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 (Photo: Jayachandran/Mint)
(Photo: Jayachandran/Mint)

Opinion | EVs are an idea whose time is yet to come

Indian policy can’t be faulted on its intention of drastically reducing the use of fossil fuels on the country’s streets. But doing this effectively might call for an entirely new strategy

Electric vehicles (EVs) are hailed as the future of mobility for good reason, given the ecological imperative to contain carbon emissions and hold off global warming. That the state must play a role in their success goes without saying, so it’s good that India has an EV conversion policy in place. Last month, the Indian government announced the second phase of its Faster Adoption and Manufacturing of (Hybrid and) Electric Vehicles (FAME-2) scheme, aimed at weaning various modes of public transport off fossil fuels. Some days ago, it released details of its indigenization thrust. However, the jury is still out on whether its plan will work out as envisioned.

Doubts persist for good reason, too. Under FAME-2, incentives are offered to manufacturers of three-wheelers, four-wheelers and buses that run on electric power. The latest guidelines issued by the department of heavy industries insist that to avail of the benefits under the scheme, half of all EV components, such as control units, chargers and AC units, must be manufactured within the country. This has been done to boost domestic production. However, for local companies, it remains risky to invest a lot of money in plants to make such products without clarity on the specifications that are likely to become industry standards across the world. This is a nascent industry even in the West and China is reported to have taken a global lead on key elements such as lithium batteries and charging units.


The Chinese government, of course, gave generous tax incentives and subsidies to car makers and consumers alike to make it happen. It also restricted the sale of fossil-fuel cars. Its EV industry is set to boom. India, however, has no major firm making controllers, batteries or magnet motors. As India has insufficient lithium reserves, the battery game—reducing the cost of which is the fulcrum for EV success in general—is especially hard to get into. Local EV makers would be better off waiting for component standardization and then forging tie-ups with successful foreign players (as some have tried) to achieve volumes and the viability granted by economies of scale.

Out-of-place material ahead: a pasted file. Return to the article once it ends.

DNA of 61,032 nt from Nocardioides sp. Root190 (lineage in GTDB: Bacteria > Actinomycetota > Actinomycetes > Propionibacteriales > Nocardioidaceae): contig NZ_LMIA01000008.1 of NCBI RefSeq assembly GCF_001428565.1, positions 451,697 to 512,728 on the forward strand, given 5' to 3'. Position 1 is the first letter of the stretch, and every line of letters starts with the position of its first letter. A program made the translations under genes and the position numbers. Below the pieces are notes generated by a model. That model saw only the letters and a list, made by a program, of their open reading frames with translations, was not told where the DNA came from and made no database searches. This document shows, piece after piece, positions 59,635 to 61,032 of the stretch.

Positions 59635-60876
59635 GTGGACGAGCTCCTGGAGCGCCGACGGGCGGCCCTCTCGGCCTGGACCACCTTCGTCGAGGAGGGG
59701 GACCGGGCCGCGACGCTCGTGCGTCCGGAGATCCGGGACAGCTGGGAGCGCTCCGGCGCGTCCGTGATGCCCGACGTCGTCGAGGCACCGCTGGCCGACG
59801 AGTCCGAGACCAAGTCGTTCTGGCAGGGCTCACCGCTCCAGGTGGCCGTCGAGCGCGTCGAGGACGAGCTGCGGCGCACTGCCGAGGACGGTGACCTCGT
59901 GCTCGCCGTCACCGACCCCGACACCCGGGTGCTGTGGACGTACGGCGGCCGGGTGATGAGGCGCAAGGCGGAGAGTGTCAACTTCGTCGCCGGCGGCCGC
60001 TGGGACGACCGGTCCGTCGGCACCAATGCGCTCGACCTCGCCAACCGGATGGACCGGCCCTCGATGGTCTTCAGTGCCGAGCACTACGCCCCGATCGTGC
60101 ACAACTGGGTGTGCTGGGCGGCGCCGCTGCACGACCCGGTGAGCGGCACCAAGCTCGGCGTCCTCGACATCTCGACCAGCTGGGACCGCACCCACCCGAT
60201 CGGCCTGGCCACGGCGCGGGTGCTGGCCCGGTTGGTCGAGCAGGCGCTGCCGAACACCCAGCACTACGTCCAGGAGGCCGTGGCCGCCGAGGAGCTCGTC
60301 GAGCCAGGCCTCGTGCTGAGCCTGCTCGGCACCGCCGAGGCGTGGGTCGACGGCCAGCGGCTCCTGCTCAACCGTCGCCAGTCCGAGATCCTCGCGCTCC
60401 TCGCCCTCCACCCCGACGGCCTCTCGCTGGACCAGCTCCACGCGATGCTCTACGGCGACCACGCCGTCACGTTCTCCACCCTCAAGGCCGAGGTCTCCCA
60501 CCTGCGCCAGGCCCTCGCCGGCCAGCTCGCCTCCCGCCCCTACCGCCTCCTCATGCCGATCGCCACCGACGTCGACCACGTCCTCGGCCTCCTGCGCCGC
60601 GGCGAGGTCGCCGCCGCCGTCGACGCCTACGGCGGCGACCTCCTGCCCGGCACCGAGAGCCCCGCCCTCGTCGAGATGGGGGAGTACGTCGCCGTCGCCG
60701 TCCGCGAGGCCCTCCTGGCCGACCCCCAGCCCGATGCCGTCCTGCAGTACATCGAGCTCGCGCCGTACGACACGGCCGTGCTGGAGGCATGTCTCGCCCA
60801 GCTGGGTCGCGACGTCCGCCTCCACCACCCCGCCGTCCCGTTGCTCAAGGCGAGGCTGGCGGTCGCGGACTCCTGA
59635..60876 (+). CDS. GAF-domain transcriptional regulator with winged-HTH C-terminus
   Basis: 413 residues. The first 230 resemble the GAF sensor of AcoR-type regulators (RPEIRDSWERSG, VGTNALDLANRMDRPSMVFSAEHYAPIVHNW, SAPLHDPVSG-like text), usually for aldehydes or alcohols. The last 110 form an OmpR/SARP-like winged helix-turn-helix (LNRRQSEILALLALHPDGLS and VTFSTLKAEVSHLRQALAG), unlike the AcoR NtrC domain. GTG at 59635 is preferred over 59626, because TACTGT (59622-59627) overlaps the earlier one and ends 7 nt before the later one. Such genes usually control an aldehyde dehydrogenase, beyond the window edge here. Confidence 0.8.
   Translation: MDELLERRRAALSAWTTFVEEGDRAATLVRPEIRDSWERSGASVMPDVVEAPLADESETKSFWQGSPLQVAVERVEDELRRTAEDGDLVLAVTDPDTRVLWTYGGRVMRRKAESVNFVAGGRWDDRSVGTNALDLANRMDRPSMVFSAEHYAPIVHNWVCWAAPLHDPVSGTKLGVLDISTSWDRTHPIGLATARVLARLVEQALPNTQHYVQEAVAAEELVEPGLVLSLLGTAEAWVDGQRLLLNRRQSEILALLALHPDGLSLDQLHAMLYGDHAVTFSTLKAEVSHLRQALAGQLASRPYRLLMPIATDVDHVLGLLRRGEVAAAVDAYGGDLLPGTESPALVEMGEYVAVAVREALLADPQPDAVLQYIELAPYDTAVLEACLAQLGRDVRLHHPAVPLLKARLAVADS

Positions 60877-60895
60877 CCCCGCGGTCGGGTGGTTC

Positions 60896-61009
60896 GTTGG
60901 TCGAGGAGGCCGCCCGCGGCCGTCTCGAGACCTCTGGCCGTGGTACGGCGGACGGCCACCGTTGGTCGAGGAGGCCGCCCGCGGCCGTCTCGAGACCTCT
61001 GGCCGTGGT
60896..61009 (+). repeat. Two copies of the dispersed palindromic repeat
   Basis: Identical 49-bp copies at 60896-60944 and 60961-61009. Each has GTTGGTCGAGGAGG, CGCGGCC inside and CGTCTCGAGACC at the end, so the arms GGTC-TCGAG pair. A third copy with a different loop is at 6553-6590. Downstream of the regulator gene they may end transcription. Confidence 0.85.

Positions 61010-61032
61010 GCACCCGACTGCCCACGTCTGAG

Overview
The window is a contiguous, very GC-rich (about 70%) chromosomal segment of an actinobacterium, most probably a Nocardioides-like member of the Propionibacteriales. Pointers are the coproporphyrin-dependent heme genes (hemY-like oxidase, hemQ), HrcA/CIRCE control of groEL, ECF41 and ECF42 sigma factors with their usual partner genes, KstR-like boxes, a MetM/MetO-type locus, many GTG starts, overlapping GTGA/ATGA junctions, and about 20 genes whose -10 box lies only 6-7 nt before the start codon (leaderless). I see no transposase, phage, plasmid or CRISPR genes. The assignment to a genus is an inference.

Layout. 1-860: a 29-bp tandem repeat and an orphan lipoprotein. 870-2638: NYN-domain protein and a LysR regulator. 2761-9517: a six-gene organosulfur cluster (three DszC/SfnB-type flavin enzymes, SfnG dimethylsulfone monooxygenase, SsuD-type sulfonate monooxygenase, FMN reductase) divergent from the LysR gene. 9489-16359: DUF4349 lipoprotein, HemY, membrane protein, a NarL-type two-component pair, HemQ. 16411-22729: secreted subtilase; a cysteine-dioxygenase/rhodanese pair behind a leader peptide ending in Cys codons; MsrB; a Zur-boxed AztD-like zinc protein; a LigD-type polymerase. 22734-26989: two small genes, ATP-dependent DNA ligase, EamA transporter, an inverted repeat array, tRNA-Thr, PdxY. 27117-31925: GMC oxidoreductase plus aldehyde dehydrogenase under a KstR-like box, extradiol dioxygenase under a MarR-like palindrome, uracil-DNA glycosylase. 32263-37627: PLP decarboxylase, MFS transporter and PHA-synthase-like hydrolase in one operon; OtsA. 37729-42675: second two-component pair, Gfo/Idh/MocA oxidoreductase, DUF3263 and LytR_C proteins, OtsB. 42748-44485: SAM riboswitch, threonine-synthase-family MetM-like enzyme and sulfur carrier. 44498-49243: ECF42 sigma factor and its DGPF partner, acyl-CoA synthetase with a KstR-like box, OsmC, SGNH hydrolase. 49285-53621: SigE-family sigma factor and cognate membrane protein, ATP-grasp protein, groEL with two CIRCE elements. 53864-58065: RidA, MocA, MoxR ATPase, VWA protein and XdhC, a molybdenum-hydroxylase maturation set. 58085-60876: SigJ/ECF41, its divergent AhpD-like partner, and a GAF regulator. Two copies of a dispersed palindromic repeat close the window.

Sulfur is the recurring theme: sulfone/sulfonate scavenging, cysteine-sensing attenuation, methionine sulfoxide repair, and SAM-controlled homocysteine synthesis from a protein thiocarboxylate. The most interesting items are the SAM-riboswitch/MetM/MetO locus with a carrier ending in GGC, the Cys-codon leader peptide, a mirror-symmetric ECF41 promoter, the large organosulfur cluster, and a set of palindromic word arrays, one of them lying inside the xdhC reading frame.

While EVs have shown that they can offer top-notch performance, as users of Tesla cars testify, they are still too costly to replace fossil fuel vehicles in the broad consumer market. Batteries are getting cheaper, but it’ll be several years before EVs prompt people at large to trade their old wheels in for these. Interchangeable batteries would ease the process, as would a reliable network of charging stations where drained batteries could be swapped with fully-charged ones in a jiffy, as a plug-in-and-wait model would demand too much patience. All this lands the market in a chicken-and-egg situation. What must come first—EVs or their support infrastructure? This is the problem that public investment in EV market development must focus on.

Instead of an incentive scheme that tries to electrify public transport systems and prod the local manufacturing of parts, Indian policy would achieve more by assessing the global state of play, working out which battery and motor designs will come to dominate, and then setting up a grid to support a market switchover bit by bit as EV costs fall. It would call for a finely calibrated interplay of regulatory and market forces. Premature electrification is best avoided. As of now, India’s goal of clearing its city streets of fumes looks like a pie in the sky.

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